Mar 23, 2007

Malaysia scraps bumi policy to attract foreign investment

(CNA) In its biggest and boldest move to attract more foreign investment, Malaysia is scrapping, in Johor's new economic zone at least, policies that have favoured bumiputeras — the ethnic Malay majority — since the 1970s.

While the details have yet to be spelt out, foreign investors in Johor's Iskandar Development Region (IDR) will not be encumbered with providing 30 per cent equity to a bumiputera partner. The move is aimed at creating a new engine of growth in Johor's southern part so that over the next five to 20 years, it will grow into a major regional financial and manufacturing hub, providing jobs for 800,000 workers. Separately, the Government is abolishing property gains tax in Malaysia to boost the flagging property market and lure foreign investment.

While lauded in the early years, the pro-bumiputera policies — which seek to raise the Malay share of the economic pie to 30 per cent — have since been criticised for having been abused. Hence, analysts say their abolition in the IDR is a crucial step forward towards attracting foreign investment.

Development of the vast 2,200 sq km IDR, more than three times the size of Singapore — and packed with infrastructure, homes, offices, theme parks, hotels, factories and hospitals — will require a massive injection of funds. Estimates are 50 billion ringgit ($20 billion) over the next five years, rising to $160 billion over 20 years.

Luring investment over, when it is being sucked into countries like China and Vietnam, is not going to be easy. "Competition for global investment will become increasingly intense," said Prime Minister Abdullah Ahmad Badawi at an investment conference in Kuala Lumpur yesterday.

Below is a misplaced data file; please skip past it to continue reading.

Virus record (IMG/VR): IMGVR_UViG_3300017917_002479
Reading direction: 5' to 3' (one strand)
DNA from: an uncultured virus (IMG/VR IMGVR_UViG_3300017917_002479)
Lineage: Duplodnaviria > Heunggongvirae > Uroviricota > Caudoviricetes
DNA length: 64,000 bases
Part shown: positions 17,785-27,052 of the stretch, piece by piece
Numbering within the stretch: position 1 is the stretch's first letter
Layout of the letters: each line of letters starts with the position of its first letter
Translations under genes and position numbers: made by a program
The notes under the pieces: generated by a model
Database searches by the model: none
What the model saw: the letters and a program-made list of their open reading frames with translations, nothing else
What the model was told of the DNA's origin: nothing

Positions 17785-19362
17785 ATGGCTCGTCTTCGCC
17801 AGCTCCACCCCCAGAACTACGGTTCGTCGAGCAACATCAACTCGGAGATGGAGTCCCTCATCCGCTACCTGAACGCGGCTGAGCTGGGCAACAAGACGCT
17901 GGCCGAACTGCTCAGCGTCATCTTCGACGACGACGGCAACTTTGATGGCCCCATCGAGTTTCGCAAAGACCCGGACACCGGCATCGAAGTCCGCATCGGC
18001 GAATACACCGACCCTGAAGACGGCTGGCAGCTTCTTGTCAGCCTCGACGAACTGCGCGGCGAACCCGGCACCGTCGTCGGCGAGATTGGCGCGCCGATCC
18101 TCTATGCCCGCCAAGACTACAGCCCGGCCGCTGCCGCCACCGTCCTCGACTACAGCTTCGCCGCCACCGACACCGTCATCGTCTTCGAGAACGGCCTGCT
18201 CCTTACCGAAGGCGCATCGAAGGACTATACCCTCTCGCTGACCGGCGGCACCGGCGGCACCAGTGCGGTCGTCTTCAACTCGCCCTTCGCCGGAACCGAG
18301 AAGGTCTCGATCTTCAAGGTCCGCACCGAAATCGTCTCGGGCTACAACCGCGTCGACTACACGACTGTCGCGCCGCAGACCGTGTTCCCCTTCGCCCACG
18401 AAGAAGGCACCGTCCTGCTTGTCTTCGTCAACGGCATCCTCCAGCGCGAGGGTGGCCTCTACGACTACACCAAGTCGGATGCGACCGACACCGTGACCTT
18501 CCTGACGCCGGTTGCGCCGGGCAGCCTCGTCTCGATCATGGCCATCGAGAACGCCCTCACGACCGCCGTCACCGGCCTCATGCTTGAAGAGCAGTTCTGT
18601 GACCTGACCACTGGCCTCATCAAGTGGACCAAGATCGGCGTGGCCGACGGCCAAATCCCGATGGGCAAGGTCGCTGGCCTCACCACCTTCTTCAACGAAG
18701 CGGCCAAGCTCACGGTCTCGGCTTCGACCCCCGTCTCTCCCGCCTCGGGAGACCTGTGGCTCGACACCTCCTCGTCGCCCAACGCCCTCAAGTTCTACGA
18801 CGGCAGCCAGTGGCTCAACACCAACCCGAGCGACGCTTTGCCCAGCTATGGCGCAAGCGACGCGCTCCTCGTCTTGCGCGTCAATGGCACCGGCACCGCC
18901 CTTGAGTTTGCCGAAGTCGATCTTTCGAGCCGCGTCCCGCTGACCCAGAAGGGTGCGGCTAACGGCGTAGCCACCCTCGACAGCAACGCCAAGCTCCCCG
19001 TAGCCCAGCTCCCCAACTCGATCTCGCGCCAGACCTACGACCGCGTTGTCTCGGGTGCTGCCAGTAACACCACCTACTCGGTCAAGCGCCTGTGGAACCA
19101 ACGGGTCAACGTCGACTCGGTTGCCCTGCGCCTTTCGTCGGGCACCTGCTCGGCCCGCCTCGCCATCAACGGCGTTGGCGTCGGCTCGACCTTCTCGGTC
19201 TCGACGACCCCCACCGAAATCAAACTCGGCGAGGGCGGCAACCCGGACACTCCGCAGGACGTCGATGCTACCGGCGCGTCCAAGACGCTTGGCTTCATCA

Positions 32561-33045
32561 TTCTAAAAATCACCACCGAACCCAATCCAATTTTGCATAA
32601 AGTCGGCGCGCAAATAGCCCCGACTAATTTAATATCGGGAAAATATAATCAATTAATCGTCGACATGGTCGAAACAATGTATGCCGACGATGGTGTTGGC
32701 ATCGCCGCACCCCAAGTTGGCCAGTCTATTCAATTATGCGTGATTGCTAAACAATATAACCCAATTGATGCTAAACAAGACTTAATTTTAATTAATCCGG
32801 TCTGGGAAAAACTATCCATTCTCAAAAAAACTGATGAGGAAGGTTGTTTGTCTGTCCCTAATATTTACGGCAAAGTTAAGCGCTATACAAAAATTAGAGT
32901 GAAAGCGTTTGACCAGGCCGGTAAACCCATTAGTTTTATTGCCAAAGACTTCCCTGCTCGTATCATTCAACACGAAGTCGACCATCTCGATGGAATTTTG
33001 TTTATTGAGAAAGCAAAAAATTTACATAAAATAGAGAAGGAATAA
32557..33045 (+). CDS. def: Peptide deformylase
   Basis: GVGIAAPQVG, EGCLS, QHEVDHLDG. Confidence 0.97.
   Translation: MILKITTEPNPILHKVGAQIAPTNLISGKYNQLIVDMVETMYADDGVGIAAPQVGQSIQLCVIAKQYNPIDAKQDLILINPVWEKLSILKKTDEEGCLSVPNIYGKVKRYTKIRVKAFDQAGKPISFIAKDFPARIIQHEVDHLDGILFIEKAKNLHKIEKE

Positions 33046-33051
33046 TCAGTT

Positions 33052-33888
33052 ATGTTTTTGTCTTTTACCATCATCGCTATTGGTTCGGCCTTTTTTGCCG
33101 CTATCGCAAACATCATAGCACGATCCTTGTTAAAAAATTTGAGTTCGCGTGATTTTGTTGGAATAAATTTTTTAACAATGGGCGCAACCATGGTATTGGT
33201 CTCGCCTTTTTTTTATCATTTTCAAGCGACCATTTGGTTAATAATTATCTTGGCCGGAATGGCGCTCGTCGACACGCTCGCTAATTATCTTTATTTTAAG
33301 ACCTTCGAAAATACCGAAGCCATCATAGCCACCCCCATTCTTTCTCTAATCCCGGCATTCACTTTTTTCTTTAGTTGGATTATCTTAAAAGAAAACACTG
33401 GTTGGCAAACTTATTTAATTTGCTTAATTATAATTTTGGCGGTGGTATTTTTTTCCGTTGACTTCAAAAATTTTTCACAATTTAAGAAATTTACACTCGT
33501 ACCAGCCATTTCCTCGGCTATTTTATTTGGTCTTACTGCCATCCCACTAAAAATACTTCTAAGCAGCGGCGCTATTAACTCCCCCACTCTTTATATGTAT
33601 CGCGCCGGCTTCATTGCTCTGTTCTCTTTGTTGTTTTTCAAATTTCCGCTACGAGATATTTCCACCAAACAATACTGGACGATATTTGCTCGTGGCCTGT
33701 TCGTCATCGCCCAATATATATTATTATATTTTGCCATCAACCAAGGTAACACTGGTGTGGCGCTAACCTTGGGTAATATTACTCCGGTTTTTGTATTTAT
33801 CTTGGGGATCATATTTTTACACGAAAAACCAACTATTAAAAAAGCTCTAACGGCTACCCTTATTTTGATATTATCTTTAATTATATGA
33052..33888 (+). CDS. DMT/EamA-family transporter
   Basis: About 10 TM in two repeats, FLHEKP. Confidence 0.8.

Malaysia, South-east Asia's third largest economy, saw foreign direct investment in 2005 falling to 15 billion ringgit from 17.6 billion ringgit in 2004. Figures for 2006 are not available yet but Mr Abdullah is not waiting for them to confirm the falling trend. He announced tax incentives — exemptions from corporate income tax and the withholding of tax on certain payments for 10 years — to draw investors to the IDR.

Will there be rumblings within the bumiputera ranks since the group has long enjoyed privileged access to government contracts? Johor's Chief Minister, Mr Abdul Ghani Othman, speaking on the sidelines of the conference, insisted he did not fear any political fallout, saying that foreign investment rules favouring bumiputeras will be relaxed in the IDR "in defined areas of certain kind of activities". Mr Abdullah said fiscal incentives would cover six key sectors — creative industries, educational services, financial advisory, healthcare, logistics and tourism.

"It shows that at the top ranks of the system, there are people thinking well," said Singapore economic analyst Manu Bhaskaran, according to Bloomberg. The bumiputera policies and all the related problems, he said, do turn off foreign investors.

Hints that Malaysia would scrap its policies favouring bumiputeras surfaced early in the week when IDR adviser, former Deputy Prime Minister Musa Hitam, said such a move was necessary to attract foreign investors to the project. Contract awards "will have to be on merit," Mr Musa, the deputy leader from 1981 to 1986, told Bloomberg on Monday. "The Malays will have to face competition."

But the modern bumiputera businessmen were no longer inept, he told Today. To help foreign investors pick the right bumiputera companies to be their partners or subcontractors, the Government was in the process of preparing a register of companies, detailing their past projects, and grading them according to the level of proficiency with which they handled the projects, he said.

Six companies from Singapore — two of them major ones — are also interested in Johor, Malaysia's High Commissioner to Singapore N Parameswaran told Today.

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